I was born in Green Bay, Wisconsin. My father, Walter P. Smith, was the third generation in a family business—wholesale produce and retail groceries. My mother was born and grew up in New York. Her name was Ida Richardson. On vacation one time, visiting a friend out in Green Bay, she met my father and they got married. She spent the rest of her life in Green Bay, virtually all of it. My great-grandfather had come out from New Jersey and cleared a cedar swamp and started truck gardens. They raised garden truck and bought from farmers around there and shipped to northern Wisconsin and the northern peninsula of Michigan. They supplied hotels, restaurants, and grocery stores and they ran a grocery store in Green Bay. They went broke during the Depression.

There were three kids. I was the second son. My brother, Art, is still alive. He lives in the Bronx, and I guess he is retired. My brother never went to college. He had fun in high school, dating the French teacher and that sort of thing, and didn't bother reading any books. So eventually, well, my father said, "Look, for gosh sakes, either you do something or you go to work." So Art went to work on the hometown newspaper. He was a newspaperman all of his life. He was essentially a rewrite man and worked all the papers—Chicago, Milwaukee, Detroit, St. Louis, and New York. In New York he did rod and gun for the Daily News and for the Herald Tribune. That was his last newspaper job. He is a bit more than a year older than I am. We had a little sister, Catherine. She died of tuberculosis at about nineteen, while I was in college.

My parents read all the time. They weren't scholars or anything, but they were literate and there were books in the house. I remember bookcases with the glass doors in front. I read everything in the house. Corny 1910 romances entitled The Long Straight Road, and When Knighthood Was in Flower. Everything that was there, I read.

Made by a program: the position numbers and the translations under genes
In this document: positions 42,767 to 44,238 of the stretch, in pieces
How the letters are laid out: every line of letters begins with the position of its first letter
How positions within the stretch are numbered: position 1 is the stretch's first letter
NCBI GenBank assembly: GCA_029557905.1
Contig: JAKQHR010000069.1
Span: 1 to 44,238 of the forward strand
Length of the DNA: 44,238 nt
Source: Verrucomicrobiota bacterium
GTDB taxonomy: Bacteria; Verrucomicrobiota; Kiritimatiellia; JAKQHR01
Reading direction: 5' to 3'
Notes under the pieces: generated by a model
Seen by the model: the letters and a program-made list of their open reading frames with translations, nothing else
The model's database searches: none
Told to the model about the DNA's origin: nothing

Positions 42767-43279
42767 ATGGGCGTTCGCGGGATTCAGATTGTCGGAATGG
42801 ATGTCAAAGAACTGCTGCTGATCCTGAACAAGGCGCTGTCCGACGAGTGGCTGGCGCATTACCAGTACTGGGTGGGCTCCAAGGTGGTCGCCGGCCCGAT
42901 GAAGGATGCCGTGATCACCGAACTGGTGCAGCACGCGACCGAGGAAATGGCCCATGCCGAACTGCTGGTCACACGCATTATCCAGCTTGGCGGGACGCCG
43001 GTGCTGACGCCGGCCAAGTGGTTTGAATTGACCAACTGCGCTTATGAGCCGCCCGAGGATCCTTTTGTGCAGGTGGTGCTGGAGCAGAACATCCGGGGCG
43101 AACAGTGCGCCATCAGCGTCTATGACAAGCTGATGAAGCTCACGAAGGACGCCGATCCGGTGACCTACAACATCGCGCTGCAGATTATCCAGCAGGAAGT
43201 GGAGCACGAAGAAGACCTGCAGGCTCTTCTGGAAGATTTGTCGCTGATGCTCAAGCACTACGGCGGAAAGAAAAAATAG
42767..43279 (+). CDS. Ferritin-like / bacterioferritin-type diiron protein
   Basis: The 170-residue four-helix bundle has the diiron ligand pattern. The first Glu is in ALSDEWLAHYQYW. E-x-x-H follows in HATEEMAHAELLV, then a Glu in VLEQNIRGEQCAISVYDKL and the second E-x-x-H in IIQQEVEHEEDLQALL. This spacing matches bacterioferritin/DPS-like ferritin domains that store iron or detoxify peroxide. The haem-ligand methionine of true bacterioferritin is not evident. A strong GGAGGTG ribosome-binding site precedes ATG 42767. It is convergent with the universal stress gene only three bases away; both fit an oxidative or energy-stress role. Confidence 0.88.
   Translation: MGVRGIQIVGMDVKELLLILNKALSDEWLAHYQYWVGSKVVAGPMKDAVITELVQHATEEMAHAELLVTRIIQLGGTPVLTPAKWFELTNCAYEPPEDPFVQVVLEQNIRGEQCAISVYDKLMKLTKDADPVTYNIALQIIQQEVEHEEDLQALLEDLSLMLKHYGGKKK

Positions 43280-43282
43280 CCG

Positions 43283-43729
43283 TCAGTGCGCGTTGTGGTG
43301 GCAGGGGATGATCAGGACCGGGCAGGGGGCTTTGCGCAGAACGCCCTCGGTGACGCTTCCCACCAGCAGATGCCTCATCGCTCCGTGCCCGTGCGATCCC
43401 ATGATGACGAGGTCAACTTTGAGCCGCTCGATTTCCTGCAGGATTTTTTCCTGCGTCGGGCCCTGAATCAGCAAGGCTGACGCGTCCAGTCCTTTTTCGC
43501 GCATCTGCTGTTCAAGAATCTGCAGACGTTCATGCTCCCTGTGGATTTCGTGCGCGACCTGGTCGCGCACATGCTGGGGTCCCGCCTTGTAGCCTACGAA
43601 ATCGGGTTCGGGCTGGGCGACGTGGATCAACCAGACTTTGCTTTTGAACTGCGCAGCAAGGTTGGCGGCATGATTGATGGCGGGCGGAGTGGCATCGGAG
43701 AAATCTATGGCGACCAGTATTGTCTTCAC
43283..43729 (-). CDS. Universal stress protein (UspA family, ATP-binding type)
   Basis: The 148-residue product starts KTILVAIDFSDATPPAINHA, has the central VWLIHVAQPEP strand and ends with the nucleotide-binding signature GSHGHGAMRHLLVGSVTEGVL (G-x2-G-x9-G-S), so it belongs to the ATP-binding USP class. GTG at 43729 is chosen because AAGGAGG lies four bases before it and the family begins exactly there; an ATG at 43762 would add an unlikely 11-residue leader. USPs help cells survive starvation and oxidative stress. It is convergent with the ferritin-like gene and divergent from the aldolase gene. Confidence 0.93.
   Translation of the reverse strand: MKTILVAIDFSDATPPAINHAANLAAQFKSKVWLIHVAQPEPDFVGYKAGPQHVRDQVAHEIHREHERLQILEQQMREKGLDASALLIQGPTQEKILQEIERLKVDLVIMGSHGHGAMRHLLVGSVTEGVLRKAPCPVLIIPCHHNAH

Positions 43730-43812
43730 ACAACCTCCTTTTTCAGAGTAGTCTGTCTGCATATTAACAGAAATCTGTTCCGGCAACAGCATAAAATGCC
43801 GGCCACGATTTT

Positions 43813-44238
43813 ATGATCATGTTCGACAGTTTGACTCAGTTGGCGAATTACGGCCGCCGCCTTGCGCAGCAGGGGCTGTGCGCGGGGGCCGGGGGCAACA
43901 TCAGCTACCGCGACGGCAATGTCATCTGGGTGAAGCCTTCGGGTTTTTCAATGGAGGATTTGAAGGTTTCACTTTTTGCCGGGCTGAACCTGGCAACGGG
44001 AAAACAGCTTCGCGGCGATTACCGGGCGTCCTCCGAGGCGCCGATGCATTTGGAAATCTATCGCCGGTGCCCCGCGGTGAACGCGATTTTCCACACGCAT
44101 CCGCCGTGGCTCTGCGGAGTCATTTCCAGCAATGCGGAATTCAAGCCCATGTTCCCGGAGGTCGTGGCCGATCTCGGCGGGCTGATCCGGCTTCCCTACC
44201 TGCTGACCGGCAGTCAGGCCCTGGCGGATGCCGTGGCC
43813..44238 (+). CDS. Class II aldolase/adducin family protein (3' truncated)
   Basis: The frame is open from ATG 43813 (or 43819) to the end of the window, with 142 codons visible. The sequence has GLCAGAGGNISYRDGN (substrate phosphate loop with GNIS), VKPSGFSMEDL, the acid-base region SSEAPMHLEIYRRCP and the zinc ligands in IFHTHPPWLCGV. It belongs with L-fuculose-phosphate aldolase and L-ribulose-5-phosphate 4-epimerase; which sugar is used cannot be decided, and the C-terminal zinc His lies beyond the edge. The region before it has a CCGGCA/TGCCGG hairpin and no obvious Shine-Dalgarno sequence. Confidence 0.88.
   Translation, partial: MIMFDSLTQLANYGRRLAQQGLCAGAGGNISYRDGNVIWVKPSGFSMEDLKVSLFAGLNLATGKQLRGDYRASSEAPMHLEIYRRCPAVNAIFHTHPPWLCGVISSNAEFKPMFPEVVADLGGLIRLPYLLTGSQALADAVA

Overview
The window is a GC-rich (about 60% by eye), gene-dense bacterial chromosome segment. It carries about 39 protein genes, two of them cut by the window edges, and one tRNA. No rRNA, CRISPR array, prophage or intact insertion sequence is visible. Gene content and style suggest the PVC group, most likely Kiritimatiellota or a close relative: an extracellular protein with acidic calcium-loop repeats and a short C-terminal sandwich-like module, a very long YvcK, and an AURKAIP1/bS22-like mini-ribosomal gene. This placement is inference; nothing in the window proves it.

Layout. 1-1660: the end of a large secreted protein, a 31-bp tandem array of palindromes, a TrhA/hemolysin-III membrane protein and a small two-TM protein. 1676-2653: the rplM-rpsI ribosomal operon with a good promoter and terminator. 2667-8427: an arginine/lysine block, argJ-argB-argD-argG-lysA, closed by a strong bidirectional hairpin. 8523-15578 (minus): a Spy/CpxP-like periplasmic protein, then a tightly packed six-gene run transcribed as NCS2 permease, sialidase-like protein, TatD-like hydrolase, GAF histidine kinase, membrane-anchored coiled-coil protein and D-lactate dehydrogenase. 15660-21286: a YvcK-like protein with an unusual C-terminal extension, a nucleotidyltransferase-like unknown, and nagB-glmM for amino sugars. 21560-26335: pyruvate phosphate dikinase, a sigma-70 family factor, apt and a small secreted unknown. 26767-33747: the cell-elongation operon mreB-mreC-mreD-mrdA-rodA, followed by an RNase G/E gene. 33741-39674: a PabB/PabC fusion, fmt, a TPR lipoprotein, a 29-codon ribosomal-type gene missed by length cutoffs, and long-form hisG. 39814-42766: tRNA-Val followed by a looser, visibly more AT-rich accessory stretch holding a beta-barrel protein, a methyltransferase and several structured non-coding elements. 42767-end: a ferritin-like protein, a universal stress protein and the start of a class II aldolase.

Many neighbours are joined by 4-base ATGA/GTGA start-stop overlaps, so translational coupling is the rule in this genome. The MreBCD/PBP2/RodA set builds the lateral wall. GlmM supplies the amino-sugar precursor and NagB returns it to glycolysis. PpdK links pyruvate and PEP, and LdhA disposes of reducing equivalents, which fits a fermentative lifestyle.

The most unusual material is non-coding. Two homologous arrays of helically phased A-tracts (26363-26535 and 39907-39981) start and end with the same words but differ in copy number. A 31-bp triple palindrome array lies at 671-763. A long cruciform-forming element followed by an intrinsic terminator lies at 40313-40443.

I was a real dedicated small-boy baseball fan up to World War I. Let's see, I was nine when World War I started and the Wisconsin-Illinois League folded about that time. For years I tried never to miss a game when the Green Bay team played at home. Casey Stengel won the batting championship that year. He played for Aurora, Illinois. I don't remember Stengel, but I can still almost recite the lineup of the Green Bay team of 1912 or 1914, whatever year Casey won the championship. I remember George Mollwitz, the Green Bay first baseman. I met him many years later in Bradenton, Florida. Somehow, all old ball players go to Bradenton. Mollwitz had a cup of coffee with the Cincinnati Reds, so he'd be in the record books.

And, of course, I played all sports. Everybody did. We played football and baseball on our lawn and we tried to take a clothes pole and vault, the way all kids do. But I never had any proficiency in sports. I learned to swim and loved it. Pretty early in life I learned to enjoy fishing, which is still my dodge. If I'm a participant in any recreation, it's fishing.

I was always out in the woods, just a kid playing along the creek. I remember meeting a young man who was fly-casting. I had never seen a fly rod before, or anyone casting flies. He was about five years older and turned out to be a very amiable guy. He taught me how to cut a willow branch and make a very poor fly rod out of it and cast for chubs and minnows in the stream. He became a hero of mine. His name was Vince Engel. He was going to Notre Dame, studying journalism, and therefore I felt it was necessary for me to do the same. That was great. I'd be like him. And of course, later I realized that sitting on my duff pounding a typewriter was a pretty easy way to make a living. It seemed very attractive, a lot better than lifting things.

I remember one day in high school I had a Notre Dame catalogue which I was studying, and a senior who was going to go to Notre Dame borrowed it from me. This was Jimmy Crowley, the left halfback on the Four Horsemen. He was a year ahead of me and a big football star, and I remember him borrowing it. He didn't need a catalogue because some old Notre Damer was sending him to Rockne. But he was interested in looking at it.